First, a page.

The Lawrence Berkeley National Laboratory in partnership with the Oak Ridge National Laboratory published their findings on a new material earlier this month, explaining that contrary to the behavior of most materials on Earth, this particular alloy actually becomes tougher and more ductile under colder conditions.
“When you design structural materials, you want them to be strong but also ductile and resistant to fracture,” said Easo George, one of the project’s co-leads and the Governor’s Chair for Advanced Alloy Theory and Development at ORNL and the University of Tennessee.
The alloy is composed of chromium, cobalt, and nickel (CrCoNi) and is a member of a subset of alloys known as High Entropy Alloys.
“The toughness of this material near liquid helium temperatures (20 kelvin, -424 Fahrenheit) is as high as 500 megapascals square root meters,” said Robert Ritchie, who is the project’s other lead and a senior faculty scientist in Berkeley Lab’s Materials Sciences Division. Ritchie went on to explain what those numbers might mean to the uninitiated. According to the scientist, under the same conditions, silicon registers at one, the aluminum used in airplanes is about 35, and the toughness of the best steel around can only manage 100 megapascals square root meters, which is the unit used to measure a material’s resistance to fracture.
“So, 500, it’s a staggering number,” Ritchie said.
George and Ritchie began their research almost a decade ago, but with the limited resources at their disposal, the pair of researchers were only able to test the alloy at the temperature of liquid nitrogen. It would take them the next ten years to “[find] facilities that would enable stress testing samples in such a cold environment, and [recruit] team members with the analytical tools and experience needed to analyze what happens in the material at an atomic level,” according to a government press release announcing their findings and further discussed the new material’s properties:
Using neutron diffraction, electron backscatter diffraction, and transmission electron microscopy, Ritchie, George, and their colleagues at Berkeley Lab, the University of Bristol, Rutherford Appleton Laboratory, and the University of New South Wales examined the lattice structures of CrCoNi samples that had been fractured at room temperature and 20 K. (For measuring strength and ductility, a pristine metal specimen is pulled until it fractures, whereas for fracture toughness tests, a sharp crack is intentionally introduced into the sample before it is pulled and the stress needed to grow the crack is then measured.)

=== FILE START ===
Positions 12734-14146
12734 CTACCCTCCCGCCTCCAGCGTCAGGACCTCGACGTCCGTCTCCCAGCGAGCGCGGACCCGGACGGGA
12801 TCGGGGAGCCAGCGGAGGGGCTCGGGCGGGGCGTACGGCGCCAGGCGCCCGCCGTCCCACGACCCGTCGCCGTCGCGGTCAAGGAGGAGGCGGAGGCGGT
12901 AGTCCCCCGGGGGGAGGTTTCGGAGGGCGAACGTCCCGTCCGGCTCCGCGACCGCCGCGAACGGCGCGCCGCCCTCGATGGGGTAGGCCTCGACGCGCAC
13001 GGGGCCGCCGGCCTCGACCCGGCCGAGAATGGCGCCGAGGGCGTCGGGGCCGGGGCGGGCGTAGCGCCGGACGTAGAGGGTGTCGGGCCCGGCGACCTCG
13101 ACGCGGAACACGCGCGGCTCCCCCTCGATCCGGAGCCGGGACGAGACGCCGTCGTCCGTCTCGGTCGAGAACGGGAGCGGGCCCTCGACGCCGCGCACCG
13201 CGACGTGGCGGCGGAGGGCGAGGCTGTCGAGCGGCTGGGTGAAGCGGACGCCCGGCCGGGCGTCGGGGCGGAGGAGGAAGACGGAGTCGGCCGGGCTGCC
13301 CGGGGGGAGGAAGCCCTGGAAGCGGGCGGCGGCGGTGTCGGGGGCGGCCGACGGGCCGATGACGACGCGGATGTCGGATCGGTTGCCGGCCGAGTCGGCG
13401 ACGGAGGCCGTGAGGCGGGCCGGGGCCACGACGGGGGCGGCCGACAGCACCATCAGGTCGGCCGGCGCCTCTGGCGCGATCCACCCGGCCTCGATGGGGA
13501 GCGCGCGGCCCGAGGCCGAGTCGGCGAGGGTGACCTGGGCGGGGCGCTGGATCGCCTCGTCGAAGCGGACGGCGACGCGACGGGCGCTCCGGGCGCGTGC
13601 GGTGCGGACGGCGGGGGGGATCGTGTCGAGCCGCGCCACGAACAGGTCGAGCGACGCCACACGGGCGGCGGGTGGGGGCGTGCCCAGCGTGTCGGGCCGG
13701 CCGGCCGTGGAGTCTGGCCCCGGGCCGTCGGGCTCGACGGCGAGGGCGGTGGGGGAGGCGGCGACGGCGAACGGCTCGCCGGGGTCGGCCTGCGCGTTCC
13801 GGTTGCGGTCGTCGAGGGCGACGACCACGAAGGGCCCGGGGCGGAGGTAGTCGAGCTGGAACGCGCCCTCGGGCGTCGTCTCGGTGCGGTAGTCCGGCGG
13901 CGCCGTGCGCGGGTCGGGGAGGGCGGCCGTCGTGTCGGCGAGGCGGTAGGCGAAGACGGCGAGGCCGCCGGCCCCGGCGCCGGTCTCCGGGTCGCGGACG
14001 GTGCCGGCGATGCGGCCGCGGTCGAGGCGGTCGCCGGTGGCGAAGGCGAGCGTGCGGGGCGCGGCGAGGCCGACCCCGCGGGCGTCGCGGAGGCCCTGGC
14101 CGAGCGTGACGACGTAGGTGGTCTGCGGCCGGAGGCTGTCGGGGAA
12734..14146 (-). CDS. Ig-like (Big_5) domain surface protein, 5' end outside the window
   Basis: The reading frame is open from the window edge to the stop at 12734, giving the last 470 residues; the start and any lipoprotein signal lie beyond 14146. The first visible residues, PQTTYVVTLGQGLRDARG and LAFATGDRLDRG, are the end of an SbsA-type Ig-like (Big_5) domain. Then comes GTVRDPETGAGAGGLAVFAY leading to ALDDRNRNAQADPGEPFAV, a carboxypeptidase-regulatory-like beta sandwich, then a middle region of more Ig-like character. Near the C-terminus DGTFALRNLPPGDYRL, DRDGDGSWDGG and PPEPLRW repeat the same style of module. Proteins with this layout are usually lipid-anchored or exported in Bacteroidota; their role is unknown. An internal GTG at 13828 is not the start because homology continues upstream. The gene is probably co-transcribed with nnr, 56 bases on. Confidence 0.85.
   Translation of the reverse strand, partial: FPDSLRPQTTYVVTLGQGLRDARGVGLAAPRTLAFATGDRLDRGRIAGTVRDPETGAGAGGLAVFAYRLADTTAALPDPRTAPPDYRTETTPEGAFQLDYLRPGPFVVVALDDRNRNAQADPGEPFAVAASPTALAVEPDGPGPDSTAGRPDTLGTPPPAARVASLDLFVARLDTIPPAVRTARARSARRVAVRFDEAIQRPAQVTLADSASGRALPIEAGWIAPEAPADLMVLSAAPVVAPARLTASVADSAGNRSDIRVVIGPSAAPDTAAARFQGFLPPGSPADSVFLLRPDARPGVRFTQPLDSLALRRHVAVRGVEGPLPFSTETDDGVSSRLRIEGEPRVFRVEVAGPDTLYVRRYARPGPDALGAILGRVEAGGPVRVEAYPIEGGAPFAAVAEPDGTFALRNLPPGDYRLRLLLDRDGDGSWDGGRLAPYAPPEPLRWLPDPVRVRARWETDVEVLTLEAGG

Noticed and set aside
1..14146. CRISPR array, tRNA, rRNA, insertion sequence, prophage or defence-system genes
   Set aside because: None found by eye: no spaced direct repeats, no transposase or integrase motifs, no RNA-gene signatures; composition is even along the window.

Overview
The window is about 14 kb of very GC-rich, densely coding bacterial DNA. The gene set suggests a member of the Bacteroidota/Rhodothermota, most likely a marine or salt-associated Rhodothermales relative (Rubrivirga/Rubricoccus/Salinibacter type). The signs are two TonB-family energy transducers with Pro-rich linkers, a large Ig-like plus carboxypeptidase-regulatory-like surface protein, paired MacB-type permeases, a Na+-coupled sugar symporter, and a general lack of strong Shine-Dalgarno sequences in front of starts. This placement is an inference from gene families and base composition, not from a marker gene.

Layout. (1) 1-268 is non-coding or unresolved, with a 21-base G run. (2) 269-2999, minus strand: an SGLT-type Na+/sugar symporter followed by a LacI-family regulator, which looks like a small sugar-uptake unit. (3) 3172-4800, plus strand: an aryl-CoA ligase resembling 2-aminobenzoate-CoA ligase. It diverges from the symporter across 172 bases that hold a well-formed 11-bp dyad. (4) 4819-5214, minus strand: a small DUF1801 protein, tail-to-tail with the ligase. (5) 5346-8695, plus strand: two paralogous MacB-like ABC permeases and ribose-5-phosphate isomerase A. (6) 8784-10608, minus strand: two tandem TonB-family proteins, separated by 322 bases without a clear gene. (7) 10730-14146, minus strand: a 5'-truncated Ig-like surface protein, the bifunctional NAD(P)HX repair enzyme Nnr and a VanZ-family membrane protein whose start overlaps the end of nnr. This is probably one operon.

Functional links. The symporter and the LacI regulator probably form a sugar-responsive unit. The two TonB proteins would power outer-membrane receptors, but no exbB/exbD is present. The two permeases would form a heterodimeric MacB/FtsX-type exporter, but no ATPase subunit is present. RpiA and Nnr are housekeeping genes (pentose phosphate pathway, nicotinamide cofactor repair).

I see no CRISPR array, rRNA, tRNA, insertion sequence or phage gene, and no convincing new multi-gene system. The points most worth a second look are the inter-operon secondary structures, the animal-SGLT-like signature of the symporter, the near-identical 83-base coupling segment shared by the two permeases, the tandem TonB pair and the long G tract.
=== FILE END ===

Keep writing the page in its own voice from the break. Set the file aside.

The images and atomic maps generated from these techniques revealed that the alloy’s toughness is due to a trio of dislocation obstacles that come into effect in a particular order when force is applied to the material. First, moving dislocations cause areas of the crystal to slide away from other areas that are on parallel planes. This movement displaces layers of unit cells so that their pattern no longer matches up in the direction perpendicular to the slipping movement, creating a type of obstacle. Further force on the metal creates a phenomenon called nanotwinning, wherein areas of the lattice form a mirrored symmetry with a boundary in between. Finally, if forces continue to act on the metal, the energy being put into the system changes the arrangement of the unit cells themselves, with the CrCoNi atoms switching from a face-centered cubic crystal to another arrangement known as hexagonal close packing.
This sequence of atomic interactions ensures that the metal keeps flowing, but also keeps meeting new resistance from obstacles far past the point that most materials snap from the strain. “So as you are pulling it, the first mechanism starts and then the second one starts, and then the third one starts, and then the fourth,” explained Ritchie. “Now, a lot of people will say, well, we’ve seen nanotwinning in regular materials, we’ve seen slip in regular materials. That’s true. There’s nothing new about that, but it’s the fact they all occur in this magical sequence that gives us these really tremendous properties.”
According to the Lawrence Berkeley National Laboratory, the material, though expensive, could serve a practical use in deep space exploration.